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Thread: What are you reading now?

  1. #1861
    Quote Originally Posted by bobo View Post
    Me too - it's rather long, eh ??
    (he only became 46 )
    Wait until they write about us - that ought to be in volumes then
    ENJOY !!
    No we don't count, look at Alexander, people have been writing biographies of him since year dot, and he only made his mid thirties. Even death is a world for the young, a child dies it is all flowers and tears, I will be lucky to get a quick RIP "Had more than his share really, considering how he lived."
    Visit my website to read and listen to stories songs and more
    http://www.oliverbuckle.com/

    A thread of links useful to writers wishing to learn
    Piglet's picks. http://www.writingforums.com/threads...Piglet-s-Picks

  2. #1862
    Member bobo's Avatar
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    "Had more than his share really, considering how he lived."

    Then you've nothing to complain about .... not that you do
    I don't know whos shares I got , but I think I could say the same - of both this and that ... especially that - lolol
    BOBO is an abbreviation for BOurgeois-BOhème
    Lighten up, there – things look different in Light than in Shadow

  3. #1863
    Quote Originally Posted by bobo View Post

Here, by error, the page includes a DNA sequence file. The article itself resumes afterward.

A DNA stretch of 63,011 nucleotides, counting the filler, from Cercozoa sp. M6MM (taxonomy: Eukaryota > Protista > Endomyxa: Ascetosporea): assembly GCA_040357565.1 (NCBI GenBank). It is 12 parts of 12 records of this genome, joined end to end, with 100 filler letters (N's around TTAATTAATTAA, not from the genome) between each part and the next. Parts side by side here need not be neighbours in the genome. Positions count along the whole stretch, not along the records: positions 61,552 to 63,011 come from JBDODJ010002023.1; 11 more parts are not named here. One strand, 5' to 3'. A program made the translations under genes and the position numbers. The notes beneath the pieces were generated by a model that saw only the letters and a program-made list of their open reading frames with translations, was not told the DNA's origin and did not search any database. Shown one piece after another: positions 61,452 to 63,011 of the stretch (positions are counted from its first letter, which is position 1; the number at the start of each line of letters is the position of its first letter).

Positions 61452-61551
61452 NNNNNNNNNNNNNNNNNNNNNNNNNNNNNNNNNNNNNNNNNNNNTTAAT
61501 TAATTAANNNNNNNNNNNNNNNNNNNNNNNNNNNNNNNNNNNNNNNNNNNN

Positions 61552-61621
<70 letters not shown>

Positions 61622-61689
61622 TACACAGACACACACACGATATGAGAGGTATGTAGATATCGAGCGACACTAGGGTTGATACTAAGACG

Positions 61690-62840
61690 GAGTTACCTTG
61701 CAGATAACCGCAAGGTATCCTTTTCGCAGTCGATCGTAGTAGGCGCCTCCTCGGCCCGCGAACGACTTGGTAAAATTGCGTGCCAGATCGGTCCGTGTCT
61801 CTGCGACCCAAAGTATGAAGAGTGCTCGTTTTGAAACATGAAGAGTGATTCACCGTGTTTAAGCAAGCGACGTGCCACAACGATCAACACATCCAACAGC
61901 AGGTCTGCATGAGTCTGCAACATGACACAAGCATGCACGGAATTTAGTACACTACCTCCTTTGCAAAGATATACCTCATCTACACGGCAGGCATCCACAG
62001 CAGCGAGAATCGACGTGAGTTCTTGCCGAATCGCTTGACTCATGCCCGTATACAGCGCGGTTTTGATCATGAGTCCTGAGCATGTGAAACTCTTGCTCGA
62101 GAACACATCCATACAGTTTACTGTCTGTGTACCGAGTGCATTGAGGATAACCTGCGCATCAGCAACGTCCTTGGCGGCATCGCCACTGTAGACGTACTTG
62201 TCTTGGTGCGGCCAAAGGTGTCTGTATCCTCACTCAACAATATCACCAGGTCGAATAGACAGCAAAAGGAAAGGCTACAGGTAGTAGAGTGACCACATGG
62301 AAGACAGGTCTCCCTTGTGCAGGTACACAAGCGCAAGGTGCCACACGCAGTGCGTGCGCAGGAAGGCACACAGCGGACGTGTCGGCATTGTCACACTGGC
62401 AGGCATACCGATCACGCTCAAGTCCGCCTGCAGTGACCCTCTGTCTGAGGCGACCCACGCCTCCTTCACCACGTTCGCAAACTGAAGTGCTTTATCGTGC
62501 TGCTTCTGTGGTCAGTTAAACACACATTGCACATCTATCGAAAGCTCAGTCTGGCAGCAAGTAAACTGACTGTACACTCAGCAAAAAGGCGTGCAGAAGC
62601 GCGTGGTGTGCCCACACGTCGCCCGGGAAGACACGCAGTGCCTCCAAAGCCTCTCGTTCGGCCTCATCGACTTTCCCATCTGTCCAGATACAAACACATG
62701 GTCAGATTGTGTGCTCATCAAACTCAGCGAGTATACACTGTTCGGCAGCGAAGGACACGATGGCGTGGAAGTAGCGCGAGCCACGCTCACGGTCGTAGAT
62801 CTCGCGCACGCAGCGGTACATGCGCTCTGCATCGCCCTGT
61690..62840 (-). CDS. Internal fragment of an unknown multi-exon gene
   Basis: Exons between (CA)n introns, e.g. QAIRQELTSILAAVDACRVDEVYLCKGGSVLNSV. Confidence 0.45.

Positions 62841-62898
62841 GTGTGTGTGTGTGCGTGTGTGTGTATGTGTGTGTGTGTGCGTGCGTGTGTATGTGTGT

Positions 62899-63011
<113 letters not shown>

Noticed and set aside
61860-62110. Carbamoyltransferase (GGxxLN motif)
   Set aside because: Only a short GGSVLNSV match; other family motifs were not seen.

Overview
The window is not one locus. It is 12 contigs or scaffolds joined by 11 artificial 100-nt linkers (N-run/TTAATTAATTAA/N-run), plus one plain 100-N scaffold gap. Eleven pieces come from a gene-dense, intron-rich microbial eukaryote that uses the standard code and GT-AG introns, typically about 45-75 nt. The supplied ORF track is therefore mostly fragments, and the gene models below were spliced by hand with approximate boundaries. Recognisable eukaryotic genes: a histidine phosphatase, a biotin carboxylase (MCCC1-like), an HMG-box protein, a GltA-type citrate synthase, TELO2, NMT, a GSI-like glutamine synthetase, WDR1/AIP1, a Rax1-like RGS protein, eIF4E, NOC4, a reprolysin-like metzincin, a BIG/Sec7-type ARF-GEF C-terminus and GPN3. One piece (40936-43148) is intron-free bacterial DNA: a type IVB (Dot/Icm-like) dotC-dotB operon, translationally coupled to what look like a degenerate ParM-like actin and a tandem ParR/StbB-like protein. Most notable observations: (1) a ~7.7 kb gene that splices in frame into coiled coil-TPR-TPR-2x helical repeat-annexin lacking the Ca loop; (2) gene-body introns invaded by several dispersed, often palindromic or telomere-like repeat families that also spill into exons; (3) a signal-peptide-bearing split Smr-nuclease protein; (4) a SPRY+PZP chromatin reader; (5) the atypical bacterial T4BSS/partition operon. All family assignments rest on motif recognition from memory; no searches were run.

Me too - it's rather long, eh ??
    (he only became 46 )
    Wait until they write about us - that ought to be in volumes then
    ENJOY !!
    As long as we don't get the same artist for the cover..
    The only one who can heal you is you.




  4. #1864
    I'm currently reading that Swain book that Jay Greenstein often recommends, Techniques of the Selling Author. I bought the Kindle version to save a few pounds.

    I'm about one-third of the way through and my impressions so far are mixed. I didn't learn anything new from the earlier part of the book, but it's handy having it under one roof. It's fair to say that the author was right to cover that ground as he had no way of assessing the reader's knowledge at the time of picking up the book. As I have progressed, I am learning new things, so have slowed down my reading to absorb them more efficiently.

    For a while it felt like the author was being excessively verbose and used a number of less common words. Fortunately, this didn't break my stride too much, because when using a Kindle, it's a trivial matter to look up new words.

    The book is now settling down and gradually becoming more compact with its wording (or am I simply adjusting to the writing style?). Also, the use of examples has increased; they seemed a little sparse at first.

    I believe this book will help with my writing, and that's all one can ask really. It's not clear whether a seasoned writer would benefit from this book, but as a writer who is starting to move on from 'beginner' phase, it's helpful putting words to things I already suspected. And there is still two-thirds to go.

    Would I recommend?
    So far, a tentative yes, but I will be in a better position to say when I have completed it.


  5. #1865
    Filling another slot in what should have been my high school reading list: 1984. My relationship with the 'classics' is spotty.
    “Fools” said I, “You do not know
    Silence like a cancer grows
    Hear my words that I might teach you
    Take my arms that I might reach you”
    But my words like silent raindrops fell
    And echoed in the wells of silence : Simon & Garfunkel


    Those who enjoy stirring the chamber-pot should be required to lick the spoon.